What depreciation reports are, is a way to assist strata properties project maintenance and replacement of common properties. The reports create projections over the next 30 years, while estimating costs, and how to finance these costs over that time period.
So in other words, is it estimates when components will wear out, how much it will cost to replace, and best way to pay for that cost.
To understand why they are now the reality, lets take a small review how stratas work. Any building will require maintenance and replacement of worn components some point of time in the future, which of course costs money. For strata spaces, the cost of these repairs and replacement is shared among all the owners.
There are two main ways a strata pays for things. Either from money saved up from collecting strata fees, or by everyone paying everything at once, or other words, special levy.
Now onto depreciation reports. Before these reports, it was very difficult for a strata property owner to determine what sort of costs would be coming up in the future. The result of that was unexpected special levies assessed to the owners. People generally don’t like to pay a large lump sum at once, and this made many people upset.
So on Dec 11th 2017, legislation came into play that required stratas to obtain depreciation reports every 3 years, based on public pressure for a method to somehow assist current and future owners manage costs.
Now while it is a requirement for a strata to obtain these reports, there are ways to circumvent this. If you have 4 units or less, you are not required to get a depreciation report. Also, a strata can vote to defer a report, but it requires a 3/4 vote of all the strata to do so.
There are a few requirements that a depreciation report must have. They are as follows:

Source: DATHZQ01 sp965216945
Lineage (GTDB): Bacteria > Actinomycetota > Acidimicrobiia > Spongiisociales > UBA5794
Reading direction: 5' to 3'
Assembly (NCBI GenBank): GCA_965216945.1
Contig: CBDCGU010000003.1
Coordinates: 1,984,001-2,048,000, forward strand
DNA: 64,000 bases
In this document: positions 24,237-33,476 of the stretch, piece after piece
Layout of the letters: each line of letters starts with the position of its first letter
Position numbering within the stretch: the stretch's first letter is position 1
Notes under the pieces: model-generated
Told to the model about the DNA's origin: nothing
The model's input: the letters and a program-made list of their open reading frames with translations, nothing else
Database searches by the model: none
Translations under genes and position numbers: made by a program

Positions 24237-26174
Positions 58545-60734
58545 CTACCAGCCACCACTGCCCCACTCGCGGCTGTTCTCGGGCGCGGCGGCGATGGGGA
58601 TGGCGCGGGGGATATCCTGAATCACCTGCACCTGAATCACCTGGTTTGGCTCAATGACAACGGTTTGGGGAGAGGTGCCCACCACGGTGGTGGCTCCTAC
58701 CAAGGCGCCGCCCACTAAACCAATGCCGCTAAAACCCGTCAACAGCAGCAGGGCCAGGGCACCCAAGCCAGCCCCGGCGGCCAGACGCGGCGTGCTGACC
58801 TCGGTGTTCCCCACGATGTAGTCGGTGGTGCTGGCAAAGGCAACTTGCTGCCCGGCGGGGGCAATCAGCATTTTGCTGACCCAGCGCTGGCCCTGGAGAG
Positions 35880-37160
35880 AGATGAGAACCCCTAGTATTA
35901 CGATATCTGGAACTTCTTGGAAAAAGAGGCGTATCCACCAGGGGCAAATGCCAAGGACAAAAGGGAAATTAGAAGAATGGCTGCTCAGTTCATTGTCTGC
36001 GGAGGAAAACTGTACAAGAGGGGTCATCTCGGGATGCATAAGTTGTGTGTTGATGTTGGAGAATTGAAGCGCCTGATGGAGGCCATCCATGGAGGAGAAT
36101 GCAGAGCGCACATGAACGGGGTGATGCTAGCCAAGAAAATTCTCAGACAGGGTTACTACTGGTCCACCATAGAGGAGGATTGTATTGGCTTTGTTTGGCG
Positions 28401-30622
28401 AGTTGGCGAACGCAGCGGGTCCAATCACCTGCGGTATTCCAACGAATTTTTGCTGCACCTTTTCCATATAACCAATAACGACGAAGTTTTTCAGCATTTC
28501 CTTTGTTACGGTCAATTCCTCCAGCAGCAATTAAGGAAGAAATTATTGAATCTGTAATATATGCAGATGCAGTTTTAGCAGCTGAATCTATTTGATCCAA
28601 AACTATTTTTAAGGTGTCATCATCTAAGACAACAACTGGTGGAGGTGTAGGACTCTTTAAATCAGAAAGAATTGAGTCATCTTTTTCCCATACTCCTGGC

- A physical inventory of the common property and assets
- Summary of maintenance and repair work to be done
- Anticipated maintenance and replacement over the next 30 years
- Financial forecast for 3 different funding models
- Current contingency balance and how its funded
- A strata’s errors and omission coverage
- If any one individual owners are to maintain certain components
Note that there is no standard qualification for the author of the report.
Typically companies that prepare these reports are either engineering companies, or appraisal companies.
Reading Depreciation Reports
The information in the report can be fairly daunting. When I read these reports, I typically try and focus on a few items. Here are some tips
- Look at the remaining life of some major components. These components are the roof, cladding systems, elevator, parking membrane, windows, large boiler systems, and decks.
- The summary will provide a quick description if there are items that should be of concern
- Depreciation reports assume 100% replacement cost, but it doesn’t mean 100% replacement needs to happen. For example, it may say decks need to be replaced in 15 years. In reality, what will happen is in 15 years, the decks will be assessed, and determined if they really do need to be replaced as a whole, or if only some need to be replaced.
- Just because its on the depreciation report, doesn’t mean it has to be done
Depreciation reports are not required to be followed, it is only information. At the end of the day, strata votes decides what happens. And while not every single item has to be done on a depreciation report, its important to vote on the items you believe need to be done. The strata also votes on how its to be paid. If a strata votes to increase strata fees, or do a special levy.
Common life spans of components
Here are some common life spans of some of the major components of a strata
- Roof: 20-25 years
- Windows: 30-40 years
- Balconies: 10-15 years
- Water lines: 30-40 years
- Cladding (assuming not requiring rainscreen): 25-40 years
- Elevators: 25-35 years
- Underground Parking Membrane: 20-25 years
- Standard Large Boilers: 20-25 years
- Commercial Water Heaters: 8 to 10 years